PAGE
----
16 April 2010
She's Out of My League
I was not expecting much from She's Out of My League, which, from the trailers, looks like an Apatow-lite romantic comedy with an untested leading man surrounded by a bunch of little known faces. What a pleasant surprise this movie is, then, coming from first-time feature director Jim Field Smith and screenwriters Sean Anders and John Morris (who also have credits on the upcoming Hot Tub Time Machine).
Skinny, awkward Jay Baruchel is 20-something Kirk, whose dream is of being a pilot and reality is working in security at Pittsburgh International Airport. He hasn't had much luck with the ladies since being dumped by Marnie (Lindsay Sloane), who won over his family so completely that she still hangs out at his parents' home with her new boyfriend (Hayes MacArthur).
Kirk has a support group--a trio of fellow airport employees (T.J. Miller, Mike Vogel and Nate Torrence)-- that urges him to forget Marnie and move on with his life.
His fortunes change when Molly (Alice Eve), a gorgeous airline passenger, leaves her cell phone behind at his security station. Kirk makes arrangements to return it and, to his utter disbelief, ends up getting a date for his trouble.
As feelings deepen and a relationship appears on the horizon, Kirk's lack of confidence and his friends' insistence that Molly is a "hard 10" on the desirability scale and he is only a five--you can only jump two points, they say--lead to obstacles every potential couple must overcome in a romantic comedy.
Baruchel, who has had success with supporting roles in Tropic Thunder, Knocked Up and Million Dollar Baby, is an engaging presence and far from the typical romantic comedy lead, giving the movie an uncommon perspective. His Kirk is not some hopeless loser but an average guy plagued by insecurities shared by many men, though usually not by the protagonist in a Hollywood movie.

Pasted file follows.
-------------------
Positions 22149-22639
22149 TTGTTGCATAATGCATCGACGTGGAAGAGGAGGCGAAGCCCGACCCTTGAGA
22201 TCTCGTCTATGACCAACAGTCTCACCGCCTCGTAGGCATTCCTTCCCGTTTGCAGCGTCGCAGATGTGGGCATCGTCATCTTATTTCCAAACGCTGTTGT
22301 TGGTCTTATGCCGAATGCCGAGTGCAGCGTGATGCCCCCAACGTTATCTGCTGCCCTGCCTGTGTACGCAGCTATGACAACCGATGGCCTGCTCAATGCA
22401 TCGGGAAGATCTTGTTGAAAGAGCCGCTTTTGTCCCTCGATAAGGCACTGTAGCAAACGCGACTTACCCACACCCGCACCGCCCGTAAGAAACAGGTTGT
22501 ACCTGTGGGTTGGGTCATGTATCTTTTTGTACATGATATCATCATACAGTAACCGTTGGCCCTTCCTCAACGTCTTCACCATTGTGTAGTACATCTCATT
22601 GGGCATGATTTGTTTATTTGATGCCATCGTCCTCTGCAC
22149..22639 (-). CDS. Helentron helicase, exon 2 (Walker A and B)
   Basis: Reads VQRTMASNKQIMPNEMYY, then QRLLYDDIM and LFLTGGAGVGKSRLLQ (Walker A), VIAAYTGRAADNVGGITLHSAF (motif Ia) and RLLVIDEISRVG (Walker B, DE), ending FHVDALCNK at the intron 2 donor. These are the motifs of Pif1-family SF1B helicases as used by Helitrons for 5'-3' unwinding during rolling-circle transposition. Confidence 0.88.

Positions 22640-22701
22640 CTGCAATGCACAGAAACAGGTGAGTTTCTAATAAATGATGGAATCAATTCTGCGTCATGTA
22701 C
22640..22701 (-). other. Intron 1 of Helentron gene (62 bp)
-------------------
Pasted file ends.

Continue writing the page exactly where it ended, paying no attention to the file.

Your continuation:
Eve, a relative newcomer from England (you won't hear a trace of an accent, though), carries herself with all of the confidence missing from Baruchel. The movie places her on a pedestal at the start, then works with her to turn Molly into a wholly believable character, the writers giving her real motivation not just for her attraction to Kirk but for her to be the one who seeks him out.
You might easily be fooled into thinking She's Out of My League is just another raunchy, juvenile comedy. It certainly earns its R rating with four-letter words and a shaving scene that would be a good fit for an American Pie movie. But there is an underlying sweetness to the story, and the characters are relatable and endearing.
The movie runs off the tracks with a cartoonish airport chase at its climax but has built up enough goodwill to overcome it. She's Out of My League is a lot more honest about the ways men and women approach relationships than anything in Valentine's Day and funny enough to be the sleeper hit of the spring.
(Rated R for language and sexual content. 104 minutes.)